If you are searching for “what does a torque converter do“, this article will cover how it works, its components, pricing and common problems.
How Torque Converters Work
If you currently have an automatic transmission vehicle, then you already use torque converters daily. These converters are some of the most complex parts in the internal areas of your vehicle. The engine connects to the transmission with a clutch, so the vehicle can come to a full stop without harming the engine. Vehicles that feature an automatic transmission have something else that connects the engine to the transmission: a torque converter.
You will find this doughnut-shaped component attached directly between the transmission and engine. Two series of curved blades, facing opposite directions, work inside the converter. The inside will be filled with transmission fluid that helps transfer power from the engine to the transmission. Torque converters generally work with maximum efficiency by generating as much energy transmission as possible, while reducing any heat buildup.
Where a manual transmission vehicle makes use of a clutch, an automatic transmission vehicle substitutes that with a torque converter for the same purpose.
In order for the vehicle to operate it is important that the engine is linked to the rear wheels through such a mechanism that it can be connected so that the vehicle moves or disconnected so that it will stay motionless while the engine runs to provide other functions.
Manual vehicles make use of the clutch to link and delink the transmission from the engine, and automatic vehicles use a fluid mechanism like the torque converter sitting in between the transmission and the engine.
Torque Converter Components
A torque converter comprises of three key components inside its shell, the Pump, the Turbine, and the Stator that coordinate power transmission from the engine to the transmission.
The centrifugal pump inside the torque converter spins the fluid to the outside, very similar to what a spinning cycle of a washing machine would do. This action of the fluid being flung towards the outside creates a vacuum drawing more fluid towards the center.
When this fluid reaches the turbine, which is linked with the transmission through the middle spline, the blades move causing the transmission to spin, and that in turn moves the vehicle. The turbine uses curved blades to change the direction of the fluid that enters so that it flows through the center of the turbine, and this change in direction enables the turbine to spin.
The fluid leaves the turbine through the center, flowing in a completely different direction to when it entered, and opposite the direction the engine and pump are turning in. If this motion does not occur and the fluid hits the pump, it will slow down the engine and waste power. This is where the third component of the converter, the stator, comes in play.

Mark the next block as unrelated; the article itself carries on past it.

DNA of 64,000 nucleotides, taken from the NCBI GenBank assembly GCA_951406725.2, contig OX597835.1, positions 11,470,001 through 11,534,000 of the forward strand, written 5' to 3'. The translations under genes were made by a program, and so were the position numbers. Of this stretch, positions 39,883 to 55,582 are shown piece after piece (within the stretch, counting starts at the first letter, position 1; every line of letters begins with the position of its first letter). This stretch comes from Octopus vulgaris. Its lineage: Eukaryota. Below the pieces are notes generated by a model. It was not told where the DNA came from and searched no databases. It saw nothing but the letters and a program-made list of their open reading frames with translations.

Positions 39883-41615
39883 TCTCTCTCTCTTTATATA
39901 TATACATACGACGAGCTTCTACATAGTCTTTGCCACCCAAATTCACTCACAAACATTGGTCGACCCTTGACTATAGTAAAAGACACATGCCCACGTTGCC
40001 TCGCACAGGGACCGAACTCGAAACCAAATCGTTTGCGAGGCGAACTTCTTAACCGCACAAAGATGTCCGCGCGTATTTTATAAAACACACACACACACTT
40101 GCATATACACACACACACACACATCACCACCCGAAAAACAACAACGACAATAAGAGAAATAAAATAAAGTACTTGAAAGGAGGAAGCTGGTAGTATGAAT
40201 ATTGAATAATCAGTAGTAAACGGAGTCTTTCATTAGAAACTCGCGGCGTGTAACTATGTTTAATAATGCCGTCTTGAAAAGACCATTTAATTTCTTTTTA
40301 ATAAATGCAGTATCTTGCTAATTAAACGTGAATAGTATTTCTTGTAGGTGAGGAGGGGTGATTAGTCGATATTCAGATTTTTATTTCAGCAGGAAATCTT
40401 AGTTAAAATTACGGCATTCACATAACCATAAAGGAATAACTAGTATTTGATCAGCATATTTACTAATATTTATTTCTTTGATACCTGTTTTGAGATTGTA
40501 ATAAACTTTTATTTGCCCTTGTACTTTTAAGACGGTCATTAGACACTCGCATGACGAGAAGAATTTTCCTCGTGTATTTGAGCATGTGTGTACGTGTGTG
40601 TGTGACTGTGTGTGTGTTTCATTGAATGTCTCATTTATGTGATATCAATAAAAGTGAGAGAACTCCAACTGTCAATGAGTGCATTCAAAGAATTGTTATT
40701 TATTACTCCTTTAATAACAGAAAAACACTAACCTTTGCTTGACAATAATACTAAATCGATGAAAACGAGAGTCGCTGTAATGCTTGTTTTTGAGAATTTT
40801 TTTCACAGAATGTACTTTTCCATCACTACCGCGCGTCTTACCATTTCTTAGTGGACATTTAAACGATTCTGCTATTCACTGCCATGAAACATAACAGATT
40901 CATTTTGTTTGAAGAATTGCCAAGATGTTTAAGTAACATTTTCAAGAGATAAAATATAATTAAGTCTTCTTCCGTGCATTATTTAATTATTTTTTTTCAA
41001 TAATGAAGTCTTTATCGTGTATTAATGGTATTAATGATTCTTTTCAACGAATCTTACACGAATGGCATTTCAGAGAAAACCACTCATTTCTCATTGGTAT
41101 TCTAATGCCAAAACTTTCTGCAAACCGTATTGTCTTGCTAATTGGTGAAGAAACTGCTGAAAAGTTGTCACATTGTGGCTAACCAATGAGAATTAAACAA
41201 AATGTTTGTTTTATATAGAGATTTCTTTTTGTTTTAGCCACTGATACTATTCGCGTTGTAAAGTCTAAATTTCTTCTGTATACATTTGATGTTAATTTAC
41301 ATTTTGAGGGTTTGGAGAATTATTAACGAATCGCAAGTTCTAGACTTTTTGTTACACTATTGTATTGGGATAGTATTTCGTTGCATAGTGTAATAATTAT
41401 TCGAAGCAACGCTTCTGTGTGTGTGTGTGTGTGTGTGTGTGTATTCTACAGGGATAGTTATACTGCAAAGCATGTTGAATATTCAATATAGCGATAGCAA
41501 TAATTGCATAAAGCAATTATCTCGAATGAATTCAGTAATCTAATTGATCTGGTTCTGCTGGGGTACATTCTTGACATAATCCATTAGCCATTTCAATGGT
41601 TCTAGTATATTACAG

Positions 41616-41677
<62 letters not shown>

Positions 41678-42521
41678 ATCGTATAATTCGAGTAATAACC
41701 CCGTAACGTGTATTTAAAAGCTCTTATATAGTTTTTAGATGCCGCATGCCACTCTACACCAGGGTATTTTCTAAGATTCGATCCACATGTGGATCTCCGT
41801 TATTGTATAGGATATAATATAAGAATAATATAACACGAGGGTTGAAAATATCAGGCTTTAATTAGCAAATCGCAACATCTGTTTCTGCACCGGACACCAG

The stator sits right at the center of the torque converter, redirecting the fluid that returns from the turbine to stop it from hitting the pump again. This action adequately increases the torque converter’s efficiency.
Torque Converter Replacement Cost
Costs for a professional torque converter replacement can vary based on the labor rate at automotive shop locations. Labor costs should run between $400 and $700 at most shops. The total price for parts and labor should range from $600 to around $1,000. If this seems too costly, doing the replacement yourself remains an option, and cheaper alternative. The average cost for a DIY replacement is $400, while a typical average cost for a professional service is around $850. At the time of a torque converter replacement, a change of the transmission fluid is recommended. Transmission flush costs range from $125-$250.
Torque Converter Problems
Several issues can arise as a torque converter gets older and experiences some wear and tear. High levels of slippage can cause these parts to overheat. This can also damage the elastomer seals that keep the fluid inside the converters. If you happen to notice that the converter is not working as efficiently as it once was, it is possible that the part is experiencing some blade fragmentation and/or deformation. Your car’s gas mileage dwindling is a warning sign that this may be occurring.
The stator clutch can break, at times. If certain elements of the clutch become permanently locked, you’ll experience a large drop in fuel efficiency. If the clutch completely breaks off, the vehicle may have trouble moving under its own power.
Road Runner Converters Offers Many Torque Converter Replacements
Road Runner Converters offers many torque converters for sale online. We offer GM Torque Converters, Ford Torque Converters, Diesel Torque Converters, Towing Torque Converters, Street Torque Converters and more.